Sr. Ephigenia Gachiri with this year’s graduates of the Christian rite of passage. Gachiri developed a rite-of-passage ritual based on the RCIA program as an alternative to a cultural ritual rite that involves female genital mutilation. Photo courtesy of Sr. Evanne Hunter

Building a safe haven for Kenyan girls at risk

By  Julia Swist, Youth Speak News
  • February 12, 2016

TORONTO - Life is very different for the girls at the Abundant Life Centre in Kenya when compared to the students at Toronto’s Loretto Abbey Catholic Secondary School.

In Kenya, girls from the age of about 14 to 17 years old — the same age as the Toronto high schoolers — are culturally pressured to participate in a rite of passage ritual that involves genital mutilation. It is a painful ritual that leads to many health risks, but if girls refuse to take part they are shamed by their community.

The Abundant Life Centre, about 60 km away from the Kenyan capital of Nairobi, is a safe haven for girls at risk. The centre serves as a community meeting place for teams of informed trainers to spread their knowledge to the community about the dangers of the practice, especially to remote areas where the practice is so embedded into the culture that it continues to be the norm. At the centre, victims have the opportunity to seek refuge and the support and counselling that they need.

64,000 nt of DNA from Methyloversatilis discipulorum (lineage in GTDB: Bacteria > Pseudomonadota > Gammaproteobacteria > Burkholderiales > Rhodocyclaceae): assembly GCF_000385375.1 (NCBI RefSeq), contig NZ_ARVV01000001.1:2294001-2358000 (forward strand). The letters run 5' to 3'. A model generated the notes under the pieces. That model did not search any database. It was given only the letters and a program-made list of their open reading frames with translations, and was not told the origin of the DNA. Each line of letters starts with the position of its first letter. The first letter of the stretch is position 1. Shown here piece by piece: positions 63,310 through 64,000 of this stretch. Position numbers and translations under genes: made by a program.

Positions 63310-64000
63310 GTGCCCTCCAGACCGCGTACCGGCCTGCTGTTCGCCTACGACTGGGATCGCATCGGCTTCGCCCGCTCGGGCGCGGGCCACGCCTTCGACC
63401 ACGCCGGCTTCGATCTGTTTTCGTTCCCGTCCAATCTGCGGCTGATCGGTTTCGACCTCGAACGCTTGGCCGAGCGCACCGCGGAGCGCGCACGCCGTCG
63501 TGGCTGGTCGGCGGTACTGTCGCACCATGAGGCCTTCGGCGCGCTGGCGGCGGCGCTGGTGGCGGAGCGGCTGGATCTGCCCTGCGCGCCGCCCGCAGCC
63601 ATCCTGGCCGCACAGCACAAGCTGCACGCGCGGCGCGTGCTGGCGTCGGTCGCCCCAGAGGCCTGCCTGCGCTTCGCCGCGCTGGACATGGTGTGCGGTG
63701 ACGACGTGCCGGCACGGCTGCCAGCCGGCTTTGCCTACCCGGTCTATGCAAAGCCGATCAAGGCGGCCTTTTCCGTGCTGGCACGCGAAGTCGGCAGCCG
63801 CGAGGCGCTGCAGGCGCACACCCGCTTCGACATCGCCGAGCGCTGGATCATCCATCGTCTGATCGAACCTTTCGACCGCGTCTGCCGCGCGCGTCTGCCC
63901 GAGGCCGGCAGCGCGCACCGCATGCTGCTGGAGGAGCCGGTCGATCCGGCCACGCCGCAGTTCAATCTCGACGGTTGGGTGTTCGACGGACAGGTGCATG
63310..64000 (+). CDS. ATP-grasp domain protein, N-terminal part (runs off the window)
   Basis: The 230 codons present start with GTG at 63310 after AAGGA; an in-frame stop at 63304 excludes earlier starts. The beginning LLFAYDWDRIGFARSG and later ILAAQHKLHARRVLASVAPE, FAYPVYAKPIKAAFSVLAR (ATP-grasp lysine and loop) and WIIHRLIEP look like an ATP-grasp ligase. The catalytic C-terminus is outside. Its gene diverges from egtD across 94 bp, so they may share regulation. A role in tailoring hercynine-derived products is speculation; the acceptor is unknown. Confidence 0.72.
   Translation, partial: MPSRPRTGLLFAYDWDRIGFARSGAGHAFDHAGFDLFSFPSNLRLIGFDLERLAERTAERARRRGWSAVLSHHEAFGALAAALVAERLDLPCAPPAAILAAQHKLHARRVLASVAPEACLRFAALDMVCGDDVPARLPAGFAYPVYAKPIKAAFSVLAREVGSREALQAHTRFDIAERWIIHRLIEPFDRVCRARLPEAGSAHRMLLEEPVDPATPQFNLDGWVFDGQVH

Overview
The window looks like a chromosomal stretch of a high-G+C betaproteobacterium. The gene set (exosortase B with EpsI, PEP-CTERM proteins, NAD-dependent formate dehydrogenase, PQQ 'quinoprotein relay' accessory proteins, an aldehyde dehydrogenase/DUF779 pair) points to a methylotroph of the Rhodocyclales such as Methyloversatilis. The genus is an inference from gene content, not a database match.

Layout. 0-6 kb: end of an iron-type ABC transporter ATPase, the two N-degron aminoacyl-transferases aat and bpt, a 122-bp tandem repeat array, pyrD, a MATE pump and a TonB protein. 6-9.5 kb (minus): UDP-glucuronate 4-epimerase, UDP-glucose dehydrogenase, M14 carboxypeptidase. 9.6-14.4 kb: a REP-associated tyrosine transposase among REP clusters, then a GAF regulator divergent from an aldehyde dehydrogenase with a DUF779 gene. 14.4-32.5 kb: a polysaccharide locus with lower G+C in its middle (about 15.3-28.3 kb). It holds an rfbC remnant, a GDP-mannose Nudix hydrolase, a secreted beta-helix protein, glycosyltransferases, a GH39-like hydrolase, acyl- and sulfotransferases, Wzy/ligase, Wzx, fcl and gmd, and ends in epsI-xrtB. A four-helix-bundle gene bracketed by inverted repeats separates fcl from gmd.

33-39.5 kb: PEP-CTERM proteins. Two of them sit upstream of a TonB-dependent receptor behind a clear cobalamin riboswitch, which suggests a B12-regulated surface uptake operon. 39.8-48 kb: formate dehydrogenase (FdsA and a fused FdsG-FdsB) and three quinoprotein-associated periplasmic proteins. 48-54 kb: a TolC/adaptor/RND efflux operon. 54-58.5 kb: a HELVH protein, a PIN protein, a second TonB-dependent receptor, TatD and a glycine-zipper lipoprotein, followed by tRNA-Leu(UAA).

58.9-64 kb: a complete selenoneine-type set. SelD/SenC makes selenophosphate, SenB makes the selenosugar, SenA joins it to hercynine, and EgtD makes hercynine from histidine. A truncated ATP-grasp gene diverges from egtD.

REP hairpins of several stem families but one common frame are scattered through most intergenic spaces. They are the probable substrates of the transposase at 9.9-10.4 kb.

“(The students) were shocked to learn about it... to see what it is and what the implications are,” said Sr. Evanne Hunter, provincial superior of the Loretto Sisters. “But I think they are happy to maybe be a part of helping to eradicate the practice and also to support the people who are working to do that.”

Hunter said the Abundant Life Centre was the brain child of Sr. Ephigenia Gachiri, whose life ministry has been to work towards ending the practice of female genital mutilation.

“For over 17 years, Sr. Ephigenia has been working on this and has trained teams of people to go out to their rural communities and train them about this,” said Hunter. “But because it is a traditional ritual rooted in the culture of the people, they don’t want to give it up.”

Each year, Loretto Abbey fundraises about $20,000 for a charity of their choice. As Loretto Abbey’s designated charity this year, throughout the year students will hold a number of fundraising activities to raise money for the centre to offset the costs of solar panels to help reduce energy costs, for medical needs, to purify water and allow people the necessity of hot water.

The centre will also continue to further research the practice and develop culturally appropriate materials to be used by trainers to educate and spread awareness, trying to develop more ways for people to better understand the consequences of female genital mutilation through charts and easy to follow visuals.

(Swist, 16, is a Grade 12 student at Loretto Abbey Catholic Secondary School in Toronto, Ont.)

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